Let’s sit and think about that for a second. How do you hope your partner would respond when you do that? He’s not an emotional super-human. It’s too much to expect that he hears all the ways you’re hurt and how he caused that and to have no emotional reaction to it at all. Of course he’s going to feel shame, blame, guilt, or embarrassment, and maybe react with anger or defensiveness. Or maybe he just pulls away because he doesn’t know what to say or how to fix it.

Think about how you say what you have to say. Take a moment to put yourself in your partner’s shoes: what would it be like to hear those same things about yourself? Is there a kind and gentle way you can let your partner know he hurt or disappointed you? If you can achieve the same result—that he understands you and apologizes or makes a change or doesn’t do it again—without hurting him too, isn’t that worth it? It’s better for your relationship. If you need to process through your hurt and anger with a trusted friend or through journal writing before you can come to your partner with kindness, it’s worth the extra effort. He’s worth the effort. Your relationship will benefit.

The closeness comes

We talked about expecting less—your partner has limited emotional resources—and sharing less—your partner doesn’t need to hear every bad thing you have to say about them. Now we get to talk about feeling closer, more intimate, more connected!

Imagine yourself feeling stressed and lonely. You know your partner has a lot going on. You do some emotional work on your own and then ask your partner if you can get some support. This person you love, with their own totally busy life, shifts around their day to make time for you. You talk together, you feel better, and then you leave the interaction full of gratitude for how your partner made time for you and showed you that you matter. You know your partner didn’t have to give you their emotional support, they chose to. And that’s romantic!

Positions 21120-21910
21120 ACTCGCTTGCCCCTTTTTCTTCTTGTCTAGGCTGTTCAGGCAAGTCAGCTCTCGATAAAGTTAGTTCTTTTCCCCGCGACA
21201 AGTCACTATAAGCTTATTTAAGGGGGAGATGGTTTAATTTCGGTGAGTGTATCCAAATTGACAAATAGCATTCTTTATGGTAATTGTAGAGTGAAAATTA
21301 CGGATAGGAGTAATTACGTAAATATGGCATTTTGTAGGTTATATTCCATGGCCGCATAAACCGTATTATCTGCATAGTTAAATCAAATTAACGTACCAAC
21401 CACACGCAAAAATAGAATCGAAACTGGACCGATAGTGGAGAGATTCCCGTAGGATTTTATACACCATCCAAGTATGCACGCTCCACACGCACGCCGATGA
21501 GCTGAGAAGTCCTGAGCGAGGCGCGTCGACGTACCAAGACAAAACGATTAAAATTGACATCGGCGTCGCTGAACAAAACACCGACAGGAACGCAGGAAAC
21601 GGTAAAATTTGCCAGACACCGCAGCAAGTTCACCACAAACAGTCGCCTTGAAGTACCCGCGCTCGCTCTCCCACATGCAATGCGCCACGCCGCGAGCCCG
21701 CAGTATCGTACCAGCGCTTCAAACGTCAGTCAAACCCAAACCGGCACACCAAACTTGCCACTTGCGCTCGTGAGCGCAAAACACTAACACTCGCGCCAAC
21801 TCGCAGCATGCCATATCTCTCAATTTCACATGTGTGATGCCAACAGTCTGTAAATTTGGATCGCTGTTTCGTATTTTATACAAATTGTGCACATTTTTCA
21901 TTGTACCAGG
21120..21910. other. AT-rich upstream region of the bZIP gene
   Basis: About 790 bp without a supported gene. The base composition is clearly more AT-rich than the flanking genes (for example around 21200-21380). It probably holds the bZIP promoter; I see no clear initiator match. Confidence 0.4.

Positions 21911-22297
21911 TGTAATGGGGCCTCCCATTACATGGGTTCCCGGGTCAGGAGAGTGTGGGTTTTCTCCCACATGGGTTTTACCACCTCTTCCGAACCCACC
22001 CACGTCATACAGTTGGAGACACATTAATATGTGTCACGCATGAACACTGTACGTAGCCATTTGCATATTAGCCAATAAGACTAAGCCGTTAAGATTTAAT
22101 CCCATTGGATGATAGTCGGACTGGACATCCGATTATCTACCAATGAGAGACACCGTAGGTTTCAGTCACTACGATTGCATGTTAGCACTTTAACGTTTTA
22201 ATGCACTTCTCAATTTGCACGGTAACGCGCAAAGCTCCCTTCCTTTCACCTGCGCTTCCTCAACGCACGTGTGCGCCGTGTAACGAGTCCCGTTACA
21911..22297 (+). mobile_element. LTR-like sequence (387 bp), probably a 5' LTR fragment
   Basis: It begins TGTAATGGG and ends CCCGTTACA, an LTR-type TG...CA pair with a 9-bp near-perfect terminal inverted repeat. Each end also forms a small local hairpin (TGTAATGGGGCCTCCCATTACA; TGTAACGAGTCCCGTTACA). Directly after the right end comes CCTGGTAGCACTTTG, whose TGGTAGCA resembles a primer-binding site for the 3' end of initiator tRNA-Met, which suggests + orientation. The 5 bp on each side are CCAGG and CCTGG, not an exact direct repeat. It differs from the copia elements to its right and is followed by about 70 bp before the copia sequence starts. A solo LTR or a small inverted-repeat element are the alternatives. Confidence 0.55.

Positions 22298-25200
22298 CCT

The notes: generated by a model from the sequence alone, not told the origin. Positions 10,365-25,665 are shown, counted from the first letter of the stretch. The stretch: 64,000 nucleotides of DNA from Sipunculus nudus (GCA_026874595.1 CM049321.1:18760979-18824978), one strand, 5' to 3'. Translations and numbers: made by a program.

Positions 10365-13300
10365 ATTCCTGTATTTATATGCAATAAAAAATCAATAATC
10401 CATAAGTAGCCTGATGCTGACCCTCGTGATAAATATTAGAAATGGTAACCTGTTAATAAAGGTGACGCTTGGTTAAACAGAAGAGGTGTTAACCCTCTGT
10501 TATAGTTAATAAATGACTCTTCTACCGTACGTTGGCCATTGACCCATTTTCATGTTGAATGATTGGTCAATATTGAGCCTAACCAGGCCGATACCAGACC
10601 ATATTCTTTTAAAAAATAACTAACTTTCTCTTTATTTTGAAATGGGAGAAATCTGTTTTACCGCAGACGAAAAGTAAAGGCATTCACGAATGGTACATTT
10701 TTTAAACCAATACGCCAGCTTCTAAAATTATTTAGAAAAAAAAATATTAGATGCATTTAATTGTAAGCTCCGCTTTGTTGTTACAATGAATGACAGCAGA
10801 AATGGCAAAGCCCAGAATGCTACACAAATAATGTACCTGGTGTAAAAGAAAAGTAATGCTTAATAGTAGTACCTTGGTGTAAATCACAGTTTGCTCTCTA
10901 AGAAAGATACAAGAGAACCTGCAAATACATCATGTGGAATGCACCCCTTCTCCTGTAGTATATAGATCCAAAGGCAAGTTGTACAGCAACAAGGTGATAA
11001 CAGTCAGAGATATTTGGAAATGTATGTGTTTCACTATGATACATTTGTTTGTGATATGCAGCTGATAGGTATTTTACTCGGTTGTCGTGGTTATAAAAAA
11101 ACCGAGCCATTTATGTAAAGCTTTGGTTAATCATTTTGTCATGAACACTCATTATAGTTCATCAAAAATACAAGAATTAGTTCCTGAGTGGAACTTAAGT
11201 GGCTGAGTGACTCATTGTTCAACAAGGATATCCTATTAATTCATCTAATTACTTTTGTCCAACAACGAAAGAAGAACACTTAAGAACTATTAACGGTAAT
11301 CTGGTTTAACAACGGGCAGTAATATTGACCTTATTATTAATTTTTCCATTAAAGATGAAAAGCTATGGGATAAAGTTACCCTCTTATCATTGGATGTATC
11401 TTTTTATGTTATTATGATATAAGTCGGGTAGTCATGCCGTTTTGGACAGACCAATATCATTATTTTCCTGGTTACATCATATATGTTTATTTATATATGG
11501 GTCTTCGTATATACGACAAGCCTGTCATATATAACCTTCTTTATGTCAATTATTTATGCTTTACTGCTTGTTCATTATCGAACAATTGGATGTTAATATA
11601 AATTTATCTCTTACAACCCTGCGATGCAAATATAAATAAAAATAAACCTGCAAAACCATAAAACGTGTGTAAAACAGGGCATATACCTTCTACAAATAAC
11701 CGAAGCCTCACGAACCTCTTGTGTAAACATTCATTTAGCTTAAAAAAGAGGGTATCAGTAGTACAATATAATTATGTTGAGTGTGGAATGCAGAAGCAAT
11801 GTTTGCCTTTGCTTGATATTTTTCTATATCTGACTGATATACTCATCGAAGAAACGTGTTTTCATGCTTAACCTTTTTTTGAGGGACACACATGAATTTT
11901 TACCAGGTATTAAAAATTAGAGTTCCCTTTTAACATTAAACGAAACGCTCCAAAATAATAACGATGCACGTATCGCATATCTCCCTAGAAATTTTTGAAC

Imagine you had one of those common but frustrating misunderstandings with your partner. You feel angry, disrespected, and hurt. You do some emotional work on your own. You ask for a minute of your partner’s time; you tell them what you need next time instead of the detailed description of the way you were wronged. Your partner, whom you love and who loves you, says “Sure, I can do that for you. I didn’t know this mattered so much to you” or “No problem. I’m sorry. I didn’t mean to hurt you.” You leave the interaction feeling loved, supported, close. You know your needs and your comfort matter to your partner. And that’s romantic! Your relationship is a dream come true!

What’s next?

Does any of this sound inspiring? Do something about it!